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Paris in the 1930s-melancholy, erotic, intensely politicized-provides the poetic beginning for this remarkable autobiography by one of America's most renowned literary scholars. In Trains of Thought Victor Brombert recaptures the story of his youth in a Proustian reverie, recalling, with a rare combination of humor and tenderness, his childhood in France, his family's escape to America during the Vichy regime, his experiences in the U.S. Army from the invasion of Normandy to the occupation of Berlin, and his discovery of his scholarly vocation. In shimmering prose, Brombert evokes his upbringing in Paris's upper-middle-class 16th arrondissement, a world where "the sweetness of things" masked the class tensions and political troubles that threatened the stability of the French democracy. Using the train as a metaphor to describe his personal journey, Brombert recalls his boyhood enchantment with railway travel-even imagining that he had been conceived on a sleeper. But the young Brombert sensed that "the poetry of the railroad also had its darker side, for there was the turmoil of departures, the terror ...of being pursued by a gigantic locomotive, the nightmare of derailments, or of being trapped in a tunnel. " With time, Brombert became acutely aware of the grimmer aspects of life around him-the death of his sister, Nora, on an operating table, the tragic disappearance of his boyhood love, Dany, with her infant child, and the mounting cries of "Sale Juif," or "dirty Jew," that grew from a whisper into a thundering din as the decade drew to a close. The invasion of May 1940 dispelled the optimistic belief, shared by most of the French nation, that the horrors that had descended on Germany could never happen to them. The family was forced to flee from Paris, first to Nice, then to Spain, and finally across the Atlantic on a banana freighter to America. Discovering the excitement of New York, Brombert nonetheless hoped to return to France in an American uniform once the United States entered the war. He joined the U.S. Army in 1943, and soon found himself with General Patton's old "Hell-on-Wheels" division at Omaha Beach, then in Paris at the time of its liberation, and later at the Battle of the Bulge. The final chapter concludes with Brombert's return to America, his enrollment at Yale University, and the beginning of a literary voyage whose origins are poignantly captured in this coming-of-age story. Trains of Thought is a virtuosic accomplishment, and a memoir that is likely to become a classic account of both memory and experience.

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Book Details

ISBN: 9780393051155
ISBN-10: 0393051153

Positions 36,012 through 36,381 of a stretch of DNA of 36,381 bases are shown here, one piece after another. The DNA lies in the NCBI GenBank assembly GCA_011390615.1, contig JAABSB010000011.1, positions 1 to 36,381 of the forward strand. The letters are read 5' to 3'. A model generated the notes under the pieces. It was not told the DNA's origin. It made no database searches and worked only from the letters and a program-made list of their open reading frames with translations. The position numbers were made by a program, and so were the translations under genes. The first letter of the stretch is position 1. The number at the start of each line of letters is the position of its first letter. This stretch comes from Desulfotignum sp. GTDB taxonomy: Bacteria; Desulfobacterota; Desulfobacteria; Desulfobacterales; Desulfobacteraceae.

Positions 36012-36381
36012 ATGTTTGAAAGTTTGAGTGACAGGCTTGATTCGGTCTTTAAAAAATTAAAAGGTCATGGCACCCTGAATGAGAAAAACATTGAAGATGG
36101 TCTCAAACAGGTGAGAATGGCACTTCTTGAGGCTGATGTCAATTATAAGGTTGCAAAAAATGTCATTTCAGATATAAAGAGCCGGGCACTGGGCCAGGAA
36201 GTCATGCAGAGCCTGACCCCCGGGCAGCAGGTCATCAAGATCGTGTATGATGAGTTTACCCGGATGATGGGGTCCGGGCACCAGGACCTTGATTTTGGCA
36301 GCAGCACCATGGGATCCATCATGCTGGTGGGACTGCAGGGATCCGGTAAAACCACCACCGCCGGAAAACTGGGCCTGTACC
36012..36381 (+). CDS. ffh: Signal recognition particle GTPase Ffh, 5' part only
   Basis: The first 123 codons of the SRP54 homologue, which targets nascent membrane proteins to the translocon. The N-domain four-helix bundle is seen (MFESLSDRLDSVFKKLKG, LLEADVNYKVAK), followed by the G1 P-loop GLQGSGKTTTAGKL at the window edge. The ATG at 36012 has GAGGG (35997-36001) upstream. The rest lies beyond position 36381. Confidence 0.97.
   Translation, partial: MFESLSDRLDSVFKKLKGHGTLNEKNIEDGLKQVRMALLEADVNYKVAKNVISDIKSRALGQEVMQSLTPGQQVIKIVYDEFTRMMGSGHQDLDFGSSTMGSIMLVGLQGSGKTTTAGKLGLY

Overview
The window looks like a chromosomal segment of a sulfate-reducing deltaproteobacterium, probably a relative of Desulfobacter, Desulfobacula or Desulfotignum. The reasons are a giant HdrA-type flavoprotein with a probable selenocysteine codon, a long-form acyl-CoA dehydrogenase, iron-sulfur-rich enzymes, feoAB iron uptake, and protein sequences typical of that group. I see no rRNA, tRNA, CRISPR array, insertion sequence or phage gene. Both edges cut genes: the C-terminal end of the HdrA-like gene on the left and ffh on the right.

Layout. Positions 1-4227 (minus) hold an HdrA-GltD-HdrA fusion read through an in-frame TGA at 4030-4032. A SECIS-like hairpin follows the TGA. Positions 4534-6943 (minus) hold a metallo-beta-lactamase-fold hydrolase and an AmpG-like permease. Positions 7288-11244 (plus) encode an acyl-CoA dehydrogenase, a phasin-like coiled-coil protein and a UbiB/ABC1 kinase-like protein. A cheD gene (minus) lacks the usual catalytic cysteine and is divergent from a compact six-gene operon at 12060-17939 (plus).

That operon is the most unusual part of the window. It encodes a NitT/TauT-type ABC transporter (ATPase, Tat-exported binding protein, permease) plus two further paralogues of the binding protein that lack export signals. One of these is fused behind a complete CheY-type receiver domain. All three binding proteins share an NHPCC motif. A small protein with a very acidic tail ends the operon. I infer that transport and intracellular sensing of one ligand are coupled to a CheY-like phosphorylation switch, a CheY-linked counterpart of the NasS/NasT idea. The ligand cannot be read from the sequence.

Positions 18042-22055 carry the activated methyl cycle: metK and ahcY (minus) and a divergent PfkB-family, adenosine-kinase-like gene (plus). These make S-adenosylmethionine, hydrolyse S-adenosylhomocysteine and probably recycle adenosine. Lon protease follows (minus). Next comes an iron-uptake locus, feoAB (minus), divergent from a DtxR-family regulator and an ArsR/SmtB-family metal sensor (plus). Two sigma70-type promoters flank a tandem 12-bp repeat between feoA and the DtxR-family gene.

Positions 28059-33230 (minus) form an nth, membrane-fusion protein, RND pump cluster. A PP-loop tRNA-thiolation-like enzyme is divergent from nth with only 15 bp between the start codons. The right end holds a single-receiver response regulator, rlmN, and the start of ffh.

Format: Hardback
(244mm x 168mm x 30mm)
Pages: 320
Imprint: WW Norton & Co
Publisher: WW Norton & Co
Publish Date: 21-Aug-2002
Country of Publication: United States

Reviews

UK Kirkus Review » Stories of growing up in Nazi Europe are not uncommon these days, but Victor Brombert's youth really was exceptional. Born to Russian emigres who had fled the Revolution in 1917, he spent his childhood first in Germany, then in France. But the Bromberts were of Jewish extraction and when Germany invaded they escaped first to Vichy France and then - just in time - to America. Despite his parents' wishes Brombert joined the US army in 1943 and returned to Europe to experience the D-Day beaches, the battle for Normandy, the liberation of Paris, the Battle of the Bulge and finally the fall of Berlin. He went on, extraordinarily, to become Professor for Romantic Literature at Princeton University, and the beauty of his writing is an enormous asset to these reminiscences. He recalls his experiences with clear-eyed honesty, admitting to his terror at the Battle of the Bulge and not omitting the love affairs he enjoyed along the way. But the book is at its most engaging when he tells of his teenage years in Paris, of pre-war middle class life with its trips to the spa town of Marienbad or to Nice and of friends and acquaintances whose sunny futures were to be snuffed out in concentration camps. The book is full of the wonderful minutiae of time and place that conjure up the experience for the reader, from the taste of Palatschinken to the smell of a long-dead sweetheart's hair. An accomplished and affecting memoir. (Kirkus UK)


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Author Biography - Victor Brombert

Victor Brombert is the Henry Putnam University Professor of Romance and Comparative Literatures Emeritus at Princeton University and has served as chairman of its Council of Humanities. The author of eleven works of criticism, he lives in Princeton with his wife, Beth Archer.

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